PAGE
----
Guadalupe, Virgin of
Guadalupe, Virgin of
Virgin of Guadalupe, preeminent devotion of Mexico, also popular throughout Latin America. The Virgin Mary is said to have appeared to Juan Diego, a Nahua peasant, in December 1531, at Tepeyac, a hill north of Mexico City. The Virgin commanded the building of a church on the site. When the bishop-elect of Mexico, Juan de Zumárraga, asked for a sign, she directed Juan Diego to gather roses from the top of the hill and take them in his mantle (tilma) to the bishop-elect. When Juan Diego opened the mantle before Zumárraga, the Virgin's image was imprinted on it. It is popularly believed to be the same image venerated today at the basilica of Guadalupe.
The historical substratum for the apparition account is weak. Although a chapel of ease (ermita), without a resident priest, existed at Tepeyac under the name Guadalupe as early as 1556, there is no incontrovertible evidence of the apparitions before 1648, when the story was first popularized by Miguel Sánchez. He made only the vaguest references to his sources. In 1649 Luis Lasso de la Vega published a Nahuatl account, now usually called the Nican mopohua. This is frequently accepted as the authentic account, in part because its authorship has been attributed to the noted native scholar Antonio Valeriano. This attribution is demonstrably mistaken. Most likely the story was a cult legend dating from the early seventeenth century, perhaps an offshoot of the story of the Virgin of Remedios, that was embellished and popularized by Sánchez. Other than the name, the Mexican Guadalupe has no connection with the Guadalupe of Estremadura. Similarly, the existence of a pre-Hispanic native devotion at Tepeyac is questionable, and there was no conscious substitution of the Virgin of Guadalupe for a native deity.
In addition to its religious significance, the image and cult of Guadalupe have had a profound social, cultural, and political impact on Mexico. In the period from 1648 until 1736, the devotion was confined to the criollos of New Spain, who viewed it as a sign of special divine favor. After the success attributed to the Virgin of Guadalupe in stopping an epidemic in 1736–1737, the cult spread to other parts of the Spanish Empire and was granted a proper feast by the papacy (1754). It also grew in popularity among the Indians, partly as the result of a deliberate evangelization by the church. Eventually, it became the only devotion that transcended regional boundaries and racial differences. Guadalupe has been viewed as a symbol of liberation (as in its use by Miguel Hidalgo y Costilla and Emiliano Zapata) and of submission (as by some preachers of the eighteenth and nineteenth centuries). It was also closely entwined with criollo consciousness in the colonial period and Mexican nationalism in the independence period. "Mexico was born at Tepeyac" is how it is often phrased. The Virgin of Guadalupe was proclaimed patroness of all Latin America in 1910 and of the Philippines in 1935. In 1945 Pope Pius XII called her the Queen of Mexico and Empress of the Americas.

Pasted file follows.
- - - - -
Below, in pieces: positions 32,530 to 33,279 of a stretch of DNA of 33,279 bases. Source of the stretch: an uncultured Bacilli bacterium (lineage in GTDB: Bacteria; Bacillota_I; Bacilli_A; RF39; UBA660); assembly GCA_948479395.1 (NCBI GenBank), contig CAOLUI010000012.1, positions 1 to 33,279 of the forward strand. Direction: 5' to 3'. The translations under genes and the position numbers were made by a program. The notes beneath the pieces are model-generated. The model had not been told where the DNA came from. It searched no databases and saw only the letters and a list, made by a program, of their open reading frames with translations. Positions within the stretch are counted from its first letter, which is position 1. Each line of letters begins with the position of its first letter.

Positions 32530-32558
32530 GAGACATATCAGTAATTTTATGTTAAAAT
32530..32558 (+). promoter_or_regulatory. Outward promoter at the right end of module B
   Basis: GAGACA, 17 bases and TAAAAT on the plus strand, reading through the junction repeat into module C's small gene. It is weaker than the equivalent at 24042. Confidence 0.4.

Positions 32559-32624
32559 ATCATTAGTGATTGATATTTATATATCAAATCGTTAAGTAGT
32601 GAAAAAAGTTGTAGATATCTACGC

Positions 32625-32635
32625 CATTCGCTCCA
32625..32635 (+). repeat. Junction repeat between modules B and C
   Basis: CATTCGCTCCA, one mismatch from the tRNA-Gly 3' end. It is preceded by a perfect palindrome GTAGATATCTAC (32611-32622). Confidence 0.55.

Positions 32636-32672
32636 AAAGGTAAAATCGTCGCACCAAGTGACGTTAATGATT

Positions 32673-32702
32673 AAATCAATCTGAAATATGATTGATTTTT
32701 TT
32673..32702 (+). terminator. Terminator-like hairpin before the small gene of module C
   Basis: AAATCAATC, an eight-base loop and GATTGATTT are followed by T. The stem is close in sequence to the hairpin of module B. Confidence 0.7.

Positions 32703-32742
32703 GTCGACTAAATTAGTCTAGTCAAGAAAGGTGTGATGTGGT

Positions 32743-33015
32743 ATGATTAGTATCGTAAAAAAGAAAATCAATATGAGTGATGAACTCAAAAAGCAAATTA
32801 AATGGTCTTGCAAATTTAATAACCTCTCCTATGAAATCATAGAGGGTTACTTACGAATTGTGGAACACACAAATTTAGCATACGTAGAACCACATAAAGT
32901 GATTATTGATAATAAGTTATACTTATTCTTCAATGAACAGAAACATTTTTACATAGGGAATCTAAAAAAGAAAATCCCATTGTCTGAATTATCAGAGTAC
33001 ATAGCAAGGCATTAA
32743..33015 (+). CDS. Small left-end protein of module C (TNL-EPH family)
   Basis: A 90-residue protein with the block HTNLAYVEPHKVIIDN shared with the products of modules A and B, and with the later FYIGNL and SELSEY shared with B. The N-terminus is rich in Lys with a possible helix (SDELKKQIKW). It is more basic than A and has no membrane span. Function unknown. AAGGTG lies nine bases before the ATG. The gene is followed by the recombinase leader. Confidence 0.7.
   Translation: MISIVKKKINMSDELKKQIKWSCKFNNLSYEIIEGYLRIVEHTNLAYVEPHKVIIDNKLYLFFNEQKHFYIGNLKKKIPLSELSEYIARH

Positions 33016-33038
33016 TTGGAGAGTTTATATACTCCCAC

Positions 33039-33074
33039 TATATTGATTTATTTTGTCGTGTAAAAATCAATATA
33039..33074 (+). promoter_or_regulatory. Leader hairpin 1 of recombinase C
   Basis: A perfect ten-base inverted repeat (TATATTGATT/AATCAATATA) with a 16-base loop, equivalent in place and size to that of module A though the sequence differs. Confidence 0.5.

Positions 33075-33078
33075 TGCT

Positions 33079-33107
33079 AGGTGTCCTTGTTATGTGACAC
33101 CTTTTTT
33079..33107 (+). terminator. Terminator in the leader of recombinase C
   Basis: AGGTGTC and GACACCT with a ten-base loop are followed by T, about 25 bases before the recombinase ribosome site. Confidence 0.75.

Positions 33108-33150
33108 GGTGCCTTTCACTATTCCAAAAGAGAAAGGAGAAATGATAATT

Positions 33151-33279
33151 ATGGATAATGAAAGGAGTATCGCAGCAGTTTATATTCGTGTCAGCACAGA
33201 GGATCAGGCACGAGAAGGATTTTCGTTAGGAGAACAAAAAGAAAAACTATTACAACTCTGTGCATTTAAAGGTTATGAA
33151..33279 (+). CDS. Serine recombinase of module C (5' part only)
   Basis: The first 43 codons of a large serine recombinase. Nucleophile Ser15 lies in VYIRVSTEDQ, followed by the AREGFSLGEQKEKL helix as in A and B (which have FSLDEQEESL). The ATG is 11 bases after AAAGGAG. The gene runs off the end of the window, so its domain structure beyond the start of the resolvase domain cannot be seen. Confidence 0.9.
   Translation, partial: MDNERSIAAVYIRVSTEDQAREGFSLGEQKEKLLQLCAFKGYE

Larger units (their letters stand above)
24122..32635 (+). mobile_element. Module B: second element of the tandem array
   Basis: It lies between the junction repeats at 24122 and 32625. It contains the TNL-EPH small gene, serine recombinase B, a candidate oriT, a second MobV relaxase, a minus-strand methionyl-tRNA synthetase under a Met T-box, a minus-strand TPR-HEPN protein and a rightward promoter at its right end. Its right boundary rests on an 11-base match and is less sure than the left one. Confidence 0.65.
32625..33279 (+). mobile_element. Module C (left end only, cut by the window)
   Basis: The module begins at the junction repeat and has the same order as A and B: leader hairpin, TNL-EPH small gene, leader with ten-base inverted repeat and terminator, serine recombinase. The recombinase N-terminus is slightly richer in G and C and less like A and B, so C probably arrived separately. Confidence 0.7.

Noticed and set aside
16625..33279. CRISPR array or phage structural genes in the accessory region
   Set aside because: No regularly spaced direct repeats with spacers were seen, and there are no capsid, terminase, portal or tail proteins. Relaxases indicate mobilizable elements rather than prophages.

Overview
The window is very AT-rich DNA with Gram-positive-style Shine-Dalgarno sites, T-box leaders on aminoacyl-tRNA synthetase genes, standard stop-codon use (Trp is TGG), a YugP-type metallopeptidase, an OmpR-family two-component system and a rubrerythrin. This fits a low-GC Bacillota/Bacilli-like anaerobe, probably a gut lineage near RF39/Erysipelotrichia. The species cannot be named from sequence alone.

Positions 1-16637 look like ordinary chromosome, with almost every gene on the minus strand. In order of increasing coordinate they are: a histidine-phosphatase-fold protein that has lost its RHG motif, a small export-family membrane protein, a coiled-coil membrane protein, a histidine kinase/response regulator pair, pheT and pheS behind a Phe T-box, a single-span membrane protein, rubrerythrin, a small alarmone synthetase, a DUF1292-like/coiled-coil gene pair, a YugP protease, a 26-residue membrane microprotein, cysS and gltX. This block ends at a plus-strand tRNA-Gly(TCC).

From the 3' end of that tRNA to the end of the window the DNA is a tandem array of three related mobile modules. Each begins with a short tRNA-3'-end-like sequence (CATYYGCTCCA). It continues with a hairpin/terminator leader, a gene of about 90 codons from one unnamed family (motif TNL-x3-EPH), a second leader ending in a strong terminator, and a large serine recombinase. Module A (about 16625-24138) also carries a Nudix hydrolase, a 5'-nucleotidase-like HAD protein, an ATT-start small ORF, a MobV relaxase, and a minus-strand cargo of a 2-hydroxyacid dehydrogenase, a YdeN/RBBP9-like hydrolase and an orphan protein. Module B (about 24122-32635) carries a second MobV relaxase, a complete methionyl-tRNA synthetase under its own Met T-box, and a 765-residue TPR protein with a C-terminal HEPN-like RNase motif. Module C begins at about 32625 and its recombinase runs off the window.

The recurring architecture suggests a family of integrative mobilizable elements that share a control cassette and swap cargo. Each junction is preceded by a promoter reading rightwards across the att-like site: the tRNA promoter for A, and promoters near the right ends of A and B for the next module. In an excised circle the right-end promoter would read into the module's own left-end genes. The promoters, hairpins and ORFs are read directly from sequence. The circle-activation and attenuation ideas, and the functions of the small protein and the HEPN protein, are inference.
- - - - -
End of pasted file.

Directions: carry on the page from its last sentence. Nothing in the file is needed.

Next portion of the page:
Miguel Sánchez, Imagen de la Virgen Maria, Madre de Dios de Guadalupe (1648).
Jacques Lafaye, Quetzalcoatl and Guadalupe: The Formation of Mexican National Consciousness 1531–1813, translated by Benjamin Keen (1976).
Primo Feliciano Valázquez, La aparición de Santa María de Guadalupe (1931, 1981).
Ernesto De La Torre Villar and Ramiro Navarro De Anda, eds., Testimonios históricos guadalupanos (1982).
Ernest J. Burrus, S.J., The Basic Bibliography of the Guadalupan Apparitions (1531–1723) (1983).
William B. Taylor, "The Virgin of Guadalupe: An Inquiry into the Social History of Marian Devotion," American Ethnologist 14 (1987): 9-33.
Stafford Poole, C.M., Our Lady of Guadalupe: The Origins and Sources of a Mexican National Symbol, 1531–1797 (1994).
Sousa, Lisa, Stafford Poole, and James Lockhart, eds. The Story of Guadalupe: Luis Laso de la Vega's Huei tlamahuiçoltica of 1649. Stanford: Stanford University Press; Los Angeles: UCLA Latin American Center Publications, 1998.
Poole, Stafford. The Guadalupan Controversies in Mexico. Stanford: Stanford University Press, 2006.
Zarebska, Carla, and Alejandro Gómez de Tuddo. Guadalupe. Oaxaca: J. Dalevuelta, 2002.
Stafford Poole, C.M.